multi-laser diode area melting
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Zavala-Arredondo, M., Ali, H., Groom, K.M. et al. (1 more author) (2018) Investigating the
melt pool properties and thermal effects of multi-laser diode area melting. International
Journal of Advanced Manufacturing Technology. ISSN 0268-3768
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Investigating the melt pool properties and thermal effects of multi-laser
diode area melting
Miguel Zavala-Arredondo1&Haider Ali1&Kristian M. Groom2&Kamran Mumtaz1
Received: 7 February 2018 / Accepted: 16 April 2018
#The Author(s) 2018
Diode area melting (DAM) is a new additive manufacturing process that utilises customised architectural arrays of low-power laser diode emitters for high-speed parallel processing of metallic feedstock. The laser diodes operate at shorter laser wavelengths (808 nm) than conventional SLM fibre lasers (1064 nm) theoretically enabling more efficient energy absorption for specific materials. This investigation presents the first work investigating the melt pool properties and thermal effects of the multi-laser DAM process, modelling generated melt pools the unique thermal profiles created along a powder bed during processing. Using this approach process, optimisation can be improved by analysing this thermal temperature distribution, targeting processing conditions that induce full melting for variable powder layer thicknesses. In this work, the developed thermal model simulates the DAM processing of 316L stainless steel and is validated with experimental trials. The simulation indicates that multi-laser DAM methodology can reduce residual stress formation compared to the single point laser scanning methods used during selective laser melting.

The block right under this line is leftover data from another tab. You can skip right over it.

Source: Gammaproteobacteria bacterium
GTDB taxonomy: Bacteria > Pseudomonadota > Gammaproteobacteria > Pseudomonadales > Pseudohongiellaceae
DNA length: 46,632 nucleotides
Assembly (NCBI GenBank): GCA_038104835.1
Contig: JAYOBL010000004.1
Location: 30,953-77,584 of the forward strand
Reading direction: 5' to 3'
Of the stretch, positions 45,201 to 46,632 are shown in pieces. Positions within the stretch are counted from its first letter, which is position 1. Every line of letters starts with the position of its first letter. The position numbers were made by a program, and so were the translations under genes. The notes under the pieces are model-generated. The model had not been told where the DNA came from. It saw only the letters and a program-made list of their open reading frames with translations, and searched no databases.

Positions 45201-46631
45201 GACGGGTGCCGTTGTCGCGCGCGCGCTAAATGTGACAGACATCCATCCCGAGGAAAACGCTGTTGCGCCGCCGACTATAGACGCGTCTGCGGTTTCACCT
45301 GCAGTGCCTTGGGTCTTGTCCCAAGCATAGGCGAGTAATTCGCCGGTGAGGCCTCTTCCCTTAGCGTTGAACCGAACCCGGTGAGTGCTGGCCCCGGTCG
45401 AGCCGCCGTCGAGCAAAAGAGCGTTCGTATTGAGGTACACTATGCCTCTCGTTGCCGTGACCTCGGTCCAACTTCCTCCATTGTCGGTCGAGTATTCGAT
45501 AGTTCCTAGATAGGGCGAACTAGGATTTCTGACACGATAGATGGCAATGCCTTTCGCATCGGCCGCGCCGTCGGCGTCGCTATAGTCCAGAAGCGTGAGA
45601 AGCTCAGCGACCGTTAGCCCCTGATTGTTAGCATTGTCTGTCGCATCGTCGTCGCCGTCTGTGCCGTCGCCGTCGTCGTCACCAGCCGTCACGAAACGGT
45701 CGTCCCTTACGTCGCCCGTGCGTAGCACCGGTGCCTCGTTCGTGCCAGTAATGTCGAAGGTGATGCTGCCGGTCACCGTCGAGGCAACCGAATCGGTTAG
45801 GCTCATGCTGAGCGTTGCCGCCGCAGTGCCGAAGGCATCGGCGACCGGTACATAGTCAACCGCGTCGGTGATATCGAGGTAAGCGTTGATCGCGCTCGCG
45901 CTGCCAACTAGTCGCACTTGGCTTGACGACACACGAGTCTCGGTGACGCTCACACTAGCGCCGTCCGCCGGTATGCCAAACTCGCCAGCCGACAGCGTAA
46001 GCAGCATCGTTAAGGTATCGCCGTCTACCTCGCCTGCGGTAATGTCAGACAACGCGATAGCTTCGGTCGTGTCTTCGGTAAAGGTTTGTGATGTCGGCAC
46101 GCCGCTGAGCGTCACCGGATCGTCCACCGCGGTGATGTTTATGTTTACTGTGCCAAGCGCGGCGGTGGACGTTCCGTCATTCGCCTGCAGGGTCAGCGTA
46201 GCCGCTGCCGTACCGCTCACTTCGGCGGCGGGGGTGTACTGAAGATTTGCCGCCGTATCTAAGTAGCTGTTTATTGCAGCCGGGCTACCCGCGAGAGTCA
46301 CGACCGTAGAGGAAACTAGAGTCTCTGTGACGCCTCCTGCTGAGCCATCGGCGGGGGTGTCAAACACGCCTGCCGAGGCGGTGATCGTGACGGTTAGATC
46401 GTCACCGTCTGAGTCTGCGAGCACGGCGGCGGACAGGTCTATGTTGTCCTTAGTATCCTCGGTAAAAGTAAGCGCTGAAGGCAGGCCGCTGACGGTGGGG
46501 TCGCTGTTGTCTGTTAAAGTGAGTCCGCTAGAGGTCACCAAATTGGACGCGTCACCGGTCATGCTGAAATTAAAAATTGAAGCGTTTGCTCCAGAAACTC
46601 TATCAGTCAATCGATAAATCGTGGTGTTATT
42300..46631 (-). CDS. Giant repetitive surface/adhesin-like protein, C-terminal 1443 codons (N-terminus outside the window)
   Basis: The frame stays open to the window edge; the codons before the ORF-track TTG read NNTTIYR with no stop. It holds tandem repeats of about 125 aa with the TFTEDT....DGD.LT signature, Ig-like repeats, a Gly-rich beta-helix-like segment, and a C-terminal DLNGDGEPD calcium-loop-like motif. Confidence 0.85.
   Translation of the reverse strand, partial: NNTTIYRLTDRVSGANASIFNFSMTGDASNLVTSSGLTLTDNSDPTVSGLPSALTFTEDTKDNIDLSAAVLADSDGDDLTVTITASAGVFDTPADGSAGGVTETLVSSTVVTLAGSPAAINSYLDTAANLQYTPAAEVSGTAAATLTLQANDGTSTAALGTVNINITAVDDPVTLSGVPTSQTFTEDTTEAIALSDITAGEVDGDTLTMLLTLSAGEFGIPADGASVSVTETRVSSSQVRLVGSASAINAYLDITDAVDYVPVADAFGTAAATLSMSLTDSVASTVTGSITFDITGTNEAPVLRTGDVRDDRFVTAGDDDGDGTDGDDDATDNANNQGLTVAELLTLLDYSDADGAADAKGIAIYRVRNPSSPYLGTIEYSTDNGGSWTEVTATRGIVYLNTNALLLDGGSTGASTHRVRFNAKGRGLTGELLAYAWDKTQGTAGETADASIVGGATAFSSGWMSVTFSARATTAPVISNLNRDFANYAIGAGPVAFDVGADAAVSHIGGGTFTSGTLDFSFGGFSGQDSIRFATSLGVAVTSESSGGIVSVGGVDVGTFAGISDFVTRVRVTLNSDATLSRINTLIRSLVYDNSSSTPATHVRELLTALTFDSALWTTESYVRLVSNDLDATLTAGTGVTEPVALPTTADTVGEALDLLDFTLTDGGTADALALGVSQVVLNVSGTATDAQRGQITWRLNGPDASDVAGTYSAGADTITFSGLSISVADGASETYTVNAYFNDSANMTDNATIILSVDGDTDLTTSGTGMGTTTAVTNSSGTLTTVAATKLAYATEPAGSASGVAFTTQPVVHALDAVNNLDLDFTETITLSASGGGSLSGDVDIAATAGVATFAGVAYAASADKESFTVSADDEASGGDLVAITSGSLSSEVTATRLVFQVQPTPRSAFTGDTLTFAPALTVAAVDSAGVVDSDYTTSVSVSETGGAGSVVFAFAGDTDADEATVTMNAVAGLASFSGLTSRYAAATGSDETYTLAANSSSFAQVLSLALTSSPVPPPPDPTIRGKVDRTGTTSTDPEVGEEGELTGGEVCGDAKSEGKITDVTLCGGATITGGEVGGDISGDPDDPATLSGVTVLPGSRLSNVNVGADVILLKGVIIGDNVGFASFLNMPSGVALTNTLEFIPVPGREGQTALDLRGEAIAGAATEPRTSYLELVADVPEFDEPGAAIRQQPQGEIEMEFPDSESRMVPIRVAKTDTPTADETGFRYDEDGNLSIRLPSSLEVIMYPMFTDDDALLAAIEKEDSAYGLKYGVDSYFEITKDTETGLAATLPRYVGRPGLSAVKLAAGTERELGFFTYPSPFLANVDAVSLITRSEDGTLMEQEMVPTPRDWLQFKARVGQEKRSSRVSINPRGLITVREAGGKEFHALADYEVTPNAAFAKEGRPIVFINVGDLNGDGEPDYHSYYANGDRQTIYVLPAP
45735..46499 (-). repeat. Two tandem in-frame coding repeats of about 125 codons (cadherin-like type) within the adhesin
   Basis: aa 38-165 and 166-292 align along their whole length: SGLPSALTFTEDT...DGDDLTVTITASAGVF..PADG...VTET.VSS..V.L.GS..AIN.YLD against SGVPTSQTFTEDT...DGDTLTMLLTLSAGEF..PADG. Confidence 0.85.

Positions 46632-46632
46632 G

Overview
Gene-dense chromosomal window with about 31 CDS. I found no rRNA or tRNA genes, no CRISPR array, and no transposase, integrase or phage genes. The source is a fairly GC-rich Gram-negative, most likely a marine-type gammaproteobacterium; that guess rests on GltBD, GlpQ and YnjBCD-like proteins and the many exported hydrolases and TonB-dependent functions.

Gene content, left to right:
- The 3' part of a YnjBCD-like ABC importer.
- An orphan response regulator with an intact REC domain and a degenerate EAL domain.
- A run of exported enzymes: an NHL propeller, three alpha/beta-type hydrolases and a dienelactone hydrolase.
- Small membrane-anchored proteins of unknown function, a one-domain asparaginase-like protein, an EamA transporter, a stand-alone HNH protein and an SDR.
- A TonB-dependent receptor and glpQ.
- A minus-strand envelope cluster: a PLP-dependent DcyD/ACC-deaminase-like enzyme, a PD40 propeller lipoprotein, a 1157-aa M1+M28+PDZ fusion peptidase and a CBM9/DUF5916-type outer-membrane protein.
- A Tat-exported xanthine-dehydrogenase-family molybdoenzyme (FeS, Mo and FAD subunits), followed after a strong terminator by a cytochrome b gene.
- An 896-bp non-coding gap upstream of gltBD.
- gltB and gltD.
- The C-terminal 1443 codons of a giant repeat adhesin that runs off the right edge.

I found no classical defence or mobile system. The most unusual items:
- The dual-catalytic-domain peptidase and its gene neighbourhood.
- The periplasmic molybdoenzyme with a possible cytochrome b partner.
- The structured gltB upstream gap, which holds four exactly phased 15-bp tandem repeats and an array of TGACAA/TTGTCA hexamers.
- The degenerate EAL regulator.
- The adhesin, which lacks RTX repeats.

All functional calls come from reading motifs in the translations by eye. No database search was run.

Keywords Diode area melting . Additive manufacturing . Finite element . Cooling rate . Temperature gradient
AM Additive manufacturing SLM Selective laser melting EBM Electron beam melting DAM Diode area melting FEM Finite element model
TGM Temperature gradient mechanism CR Cooling rate
DFLUX Distributed heat flux
MPHF Modified prismatic laser heat flux LBP Laser beam profile
Additive manufacturing (AM) technologies are capable of creating geometrically efficient structures with low material wastage. Laser-based selective laser melting (SLM) and electron-based electron beam melting (EBM) AM systems are increasingly being used in high value sectors to directly manufacture metallic end-use parts from a variety of alloys. During processing, the melting source (deflected laser/ electron beam) selectively scans and melts regions of a pre-deposited powder bed. Cross sections of the part are fused in layers, built up successively to create the complete 3D object. This method of layered fabrication, combined with the high precision of laser melting, allows for a greatly expanded de-sign freedom with minimal feedstock waste.
Diode area melting (DAM) is a novel powder-bed-based AM process for the manufacture of metallic components with ability to process materials with melt temperatures in excess of 1400 °C  using a multi-spot array of low powered laser beams. The DAM heat input mechanism can improve SLM limitations with regard to process thermal evolution, which are known to induce high residual stresses and promote cracking due to the very high cooling rates involved. The thermal * Kamran Mumtaz
Department of Mechanical Engineering, University of Sheffield, Sheffield S1 3JD, UK
2 Department of Electronic & Electrical Engineering, University of
behaviour of DAM is analysed in the present work and com-pared to that of SLM reported in literature.
1.1 State-of-the-art in diode area melting